John Locke applied these ideas to politics. Without an imminent God, the Divine Right of Kings is meaningless. Men are born free, and it's up to each and every man (again, women would have to wait a few hundred years) to form a society, and run it as best they could. More importantly, it's up to each and every man-jack of us to consent to such a society, since rulers derive the only real power they have, not from God, but from the consent of those they rule. The Revolutions—from the Glorious one in 1688 to the Latin American ones of the early 19th century—were, in one sense or another, practical applications of these ideas, each experiencing various degrees of success.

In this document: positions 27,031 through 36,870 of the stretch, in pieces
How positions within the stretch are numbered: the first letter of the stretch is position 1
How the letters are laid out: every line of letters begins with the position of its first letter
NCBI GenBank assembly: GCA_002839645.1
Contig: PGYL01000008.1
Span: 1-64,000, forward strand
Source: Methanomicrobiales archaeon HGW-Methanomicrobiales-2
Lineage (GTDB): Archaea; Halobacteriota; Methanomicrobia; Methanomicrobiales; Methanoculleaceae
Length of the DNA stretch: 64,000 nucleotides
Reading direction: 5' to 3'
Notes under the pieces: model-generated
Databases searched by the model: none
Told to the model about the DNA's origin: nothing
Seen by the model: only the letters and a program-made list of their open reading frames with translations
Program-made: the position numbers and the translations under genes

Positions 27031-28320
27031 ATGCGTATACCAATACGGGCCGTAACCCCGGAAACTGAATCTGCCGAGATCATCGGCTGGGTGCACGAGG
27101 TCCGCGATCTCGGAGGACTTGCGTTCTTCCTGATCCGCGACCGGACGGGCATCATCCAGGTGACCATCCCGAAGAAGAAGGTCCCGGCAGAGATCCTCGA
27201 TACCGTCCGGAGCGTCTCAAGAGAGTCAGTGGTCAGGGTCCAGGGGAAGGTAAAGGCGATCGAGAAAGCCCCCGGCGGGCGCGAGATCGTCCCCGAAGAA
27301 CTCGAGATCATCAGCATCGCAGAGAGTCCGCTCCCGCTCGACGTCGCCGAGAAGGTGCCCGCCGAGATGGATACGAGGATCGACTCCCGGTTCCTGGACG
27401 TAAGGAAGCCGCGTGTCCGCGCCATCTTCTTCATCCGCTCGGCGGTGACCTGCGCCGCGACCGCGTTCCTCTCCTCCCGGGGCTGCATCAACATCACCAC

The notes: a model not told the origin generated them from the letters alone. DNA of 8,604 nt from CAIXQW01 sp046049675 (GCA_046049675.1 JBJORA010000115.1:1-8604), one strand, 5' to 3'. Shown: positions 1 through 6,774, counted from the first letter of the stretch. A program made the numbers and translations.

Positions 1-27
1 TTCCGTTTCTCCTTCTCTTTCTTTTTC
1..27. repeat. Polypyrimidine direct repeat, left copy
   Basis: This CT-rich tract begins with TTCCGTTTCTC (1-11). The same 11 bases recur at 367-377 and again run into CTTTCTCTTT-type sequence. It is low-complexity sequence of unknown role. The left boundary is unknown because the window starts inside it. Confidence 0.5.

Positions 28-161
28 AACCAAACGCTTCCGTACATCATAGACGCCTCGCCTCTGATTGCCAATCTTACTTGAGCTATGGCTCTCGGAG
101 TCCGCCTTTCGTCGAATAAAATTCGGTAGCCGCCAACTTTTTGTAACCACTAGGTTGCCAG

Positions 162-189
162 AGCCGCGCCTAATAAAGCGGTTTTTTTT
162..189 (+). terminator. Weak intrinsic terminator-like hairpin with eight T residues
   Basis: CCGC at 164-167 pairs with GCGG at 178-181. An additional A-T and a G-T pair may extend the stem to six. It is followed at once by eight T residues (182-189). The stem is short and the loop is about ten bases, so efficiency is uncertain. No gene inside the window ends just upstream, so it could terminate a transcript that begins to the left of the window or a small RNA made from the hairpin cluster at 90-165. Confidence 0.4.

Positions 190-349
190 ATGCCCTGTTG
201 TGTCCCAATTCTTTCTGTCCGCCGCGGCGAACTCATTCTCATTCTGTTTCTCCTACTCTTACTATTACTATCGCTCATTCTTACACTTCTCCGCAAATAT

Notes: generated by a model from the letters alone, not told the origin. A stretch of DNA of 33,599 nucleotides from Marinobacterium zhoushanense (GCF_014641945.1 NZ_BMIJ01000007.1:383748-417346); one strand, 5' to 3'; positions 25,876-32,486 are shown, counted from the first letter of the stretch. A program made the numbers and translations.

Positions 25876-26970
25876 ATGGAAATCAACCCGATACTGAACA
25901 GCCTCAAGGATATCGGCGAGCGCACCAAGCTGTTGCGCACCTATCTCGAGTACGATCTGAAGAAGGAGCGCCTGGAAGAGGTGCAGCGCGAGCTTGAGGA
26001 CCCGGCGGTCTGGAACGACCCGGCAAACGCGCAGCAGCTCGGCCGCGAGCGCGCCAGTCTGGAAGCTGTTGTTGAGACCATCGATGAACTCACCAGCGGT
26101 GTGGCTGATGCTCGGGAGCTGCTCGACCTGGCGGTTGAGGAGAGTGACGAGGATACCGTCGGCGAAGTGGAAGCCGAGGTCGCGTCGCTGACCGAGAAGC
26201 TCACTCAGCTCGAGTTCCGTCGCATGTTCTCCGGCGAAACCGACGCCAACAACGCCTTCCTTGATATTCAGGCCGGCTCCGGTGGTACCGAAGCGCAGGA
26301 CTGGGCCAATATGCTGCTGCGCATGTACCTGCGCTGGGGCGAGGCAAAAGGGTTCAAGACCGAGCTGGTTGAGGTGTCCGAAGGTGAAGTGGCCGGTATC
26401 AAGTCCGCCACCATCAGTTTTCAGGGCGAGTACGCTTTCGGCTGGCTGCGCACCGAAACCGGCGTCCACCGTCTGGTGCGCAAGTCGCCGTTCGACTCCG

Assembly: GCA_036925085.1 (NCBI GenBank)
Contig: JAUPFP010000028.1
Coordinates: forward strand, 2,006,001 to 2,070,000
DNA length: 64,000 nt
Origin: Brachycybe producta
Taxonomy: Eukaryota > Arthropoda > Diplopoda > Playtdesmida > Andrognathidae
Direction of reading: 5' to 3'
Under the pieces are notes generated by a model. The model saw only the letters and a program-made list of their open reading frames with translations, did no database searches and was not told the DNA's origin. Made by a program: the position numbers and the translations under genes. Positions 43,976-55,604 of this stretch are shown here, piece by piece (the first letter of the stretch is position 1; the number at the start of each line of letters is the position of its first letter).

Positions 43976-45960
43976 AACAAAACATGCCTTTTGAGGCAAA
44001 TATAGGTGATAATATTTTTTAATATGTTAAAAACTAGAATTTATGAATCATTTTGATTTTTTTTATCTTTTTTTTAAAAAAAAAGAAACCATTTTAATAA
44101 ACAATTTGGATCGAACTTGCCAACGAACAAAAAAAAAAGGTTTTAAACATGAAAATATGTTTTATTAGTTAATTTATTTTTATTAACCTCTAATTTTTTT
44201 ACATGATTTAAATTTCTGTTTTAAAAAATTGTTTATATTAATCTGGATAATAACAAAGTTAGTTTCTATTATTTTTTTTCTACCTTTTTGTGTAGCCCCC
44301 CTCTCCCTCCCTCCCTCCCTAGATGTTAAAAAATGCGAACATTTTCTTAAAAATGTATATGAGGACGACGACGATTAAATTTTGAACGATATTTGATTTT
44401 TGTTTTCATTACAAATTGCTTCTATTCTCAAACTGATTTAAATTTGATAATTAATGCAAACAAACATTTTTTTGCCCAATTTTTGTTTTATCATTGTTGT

If one could apply Newton's idea to human society, why not go further and apply them to human beings as well? In 1766, a German doctoral candidate at the University of Vienna did just that. He called his dissertation De planetarum influxu in corpus humanum (The influence of the planets on the human body), and in it he figured, since every body in nature submitted itself to Newton's laws, then the human body must do so as well. It must be some sort of machine, influenced by the gravitational forces of the planets. Since any doctoral student at the time knew the human body as a collection of various fluids, and Newton showed how the moon influences the fluids of the earth, maybe the moon, sun, and the other stars influenced the tides of the human body, causing all kinds of apparently a-causal diseases. Diseases that might be treatable if only we knew which planets influenced what tides. A little math, our doctoral candidate suggested, might save a lot of lives, or at least make a lot of deaths less painful. And isn't that what doctors should be doing? “First, do no harm,” after all.